The seven Sundays between Easter and Pentecost are not referred to as the Sundays after Easter, but rather they are called the Sundays of Easter. It is a time when we continue to reflect on resurrection life. It is a time of joy and wonder. But for the early apostles, it was a time of fear, confusion and sadness. And sometimes for us, it’s hard to live into resurrection life when our fears have created doors for us to hide behind.
But having fear or doubt doesn’t make us bad Christians. It’s actually part of our daily living. While the resurrection turned the world upside down, we live in a right-side-up reality. So how do we find resurrection life around us?
According to John’s Gospel, Jesus doesn’t walk in and begin to argue with Thomas, instead he seeks Thomas out. Somehow, he knew the doubt that Thomas had, and he meets him in that place of doubt…behind closed doors. And this is part of the Good News that we are to take away from the Gospel story…Jesus meets us in our doubt. While all our questions may not be answered in ways that we expect or desire, Jesus meets us in the midst of those questions, behind the closed doors that we have created, with love.
One of the things I’ve often wondered about is if Thomas recognized Jesus. Mary Magdalene didn’t seem to, until her name was called. So I assume Thomas didn’t either until he was invited to touch him. What that tells me is that sometimes “seeing” isn’t necessarily believing…sometimes in order to recognize Jesus in our midst, we have to touch and listen.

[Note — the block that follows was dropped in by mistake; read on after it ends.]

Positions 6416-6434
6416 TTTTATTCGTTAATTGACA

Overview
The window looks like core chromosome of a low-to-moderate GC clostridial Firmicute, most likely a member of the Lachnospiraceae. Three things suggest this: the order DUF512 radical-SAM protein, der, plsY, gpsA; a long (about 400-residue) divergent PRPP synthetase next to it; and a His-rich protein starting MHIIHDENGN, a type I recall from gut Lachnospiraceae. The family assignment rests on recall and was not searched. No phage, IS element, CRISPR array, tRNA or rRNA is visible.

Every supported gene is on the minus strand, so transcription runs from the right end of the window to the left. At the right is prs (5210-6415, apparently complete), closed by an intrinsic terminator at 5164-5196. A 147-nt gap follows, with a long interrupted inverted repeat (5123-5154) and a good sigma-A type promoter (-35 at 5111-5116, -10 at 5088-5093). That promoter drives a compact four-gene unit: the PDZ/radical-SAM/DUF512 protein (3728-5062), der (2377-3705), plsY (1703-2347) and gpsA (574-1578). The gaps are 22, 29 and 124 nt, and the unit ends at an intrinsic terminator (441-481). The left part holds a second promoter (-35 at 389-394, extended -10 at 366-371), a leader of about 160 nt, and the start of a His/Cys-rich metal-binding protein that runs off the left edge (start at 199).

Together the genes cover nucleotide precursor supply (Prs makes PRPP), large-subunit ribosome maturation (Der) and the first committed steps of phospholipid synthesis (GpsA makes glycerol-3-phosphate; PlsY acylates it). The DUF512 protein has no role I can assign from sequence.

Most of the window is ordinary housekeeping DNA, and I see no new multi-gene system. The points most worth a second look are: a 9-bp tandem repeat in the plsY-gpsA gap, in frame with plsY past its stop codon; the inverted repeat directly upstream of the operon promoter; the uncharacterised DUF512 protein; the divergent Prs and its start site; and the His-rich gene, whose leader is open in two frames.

And here’s the second part of the Good News from the Gospel story. Sometimes we can’t recognize Jesus, or resurrection life, until we listen to people’s stories. Sometimes we can’t recognize Jesus, or resurrection life, until we’ve touched a broken body. That somehow when we touch and listen, we are able to see. Henri Nouwen has written about Jesus as the wounded healer. That Jesus is among those who are broken, alone, afraid, marginalized, doubting, because he too was broken, alone, afraid, marginalized and doubting. Jesus is the wounded healer who comes to us in love.
So how do we recognize Jesus when he comes to us in our doubt? Well, according to the gospel, Jesus comes in peace. Jesus doesn’t come arguing with us or blaming us for our guilt, but comes to offer peace to our worried hearts.
Jesus comes to us in the words of comfort from a friend or neighbor. Jesus comes to us with empty hands and a story to tell. Jesus comes as a warm embrace.
One of my favorite songs is “Grandma’s Hands” by Bill Withers. Some of the lyrics read:
Clapped in church on Sunday morning
Played a tambourine so well
Soothed a local unwed mother
Used to ache sometimes and swell
Used to hand me piece of candy
Picked me up each time I fell
Boy, they really came in handy
She'd say, "Matty don' you whip that boy
What you want to spank him for?
He didn't drop no apple core"
But I don't have Grandma anymore
If I get to Heaven I'll look for
Maybe for Bill Withers, Grandma’s hands were the hands of Jesus…bringing peace, love, relief and joy to a small corner of the world which had found itself locked behind closed doors.
Jesus appears again and again to us…
So I invite you to consider what’s keeping you locked behind closed doors, and when you might have encountered the resurrected Jesus.
I don't know what the future of the church is, but I know that we will continue to be a place of sanctuary and hope, working towards healing in the world.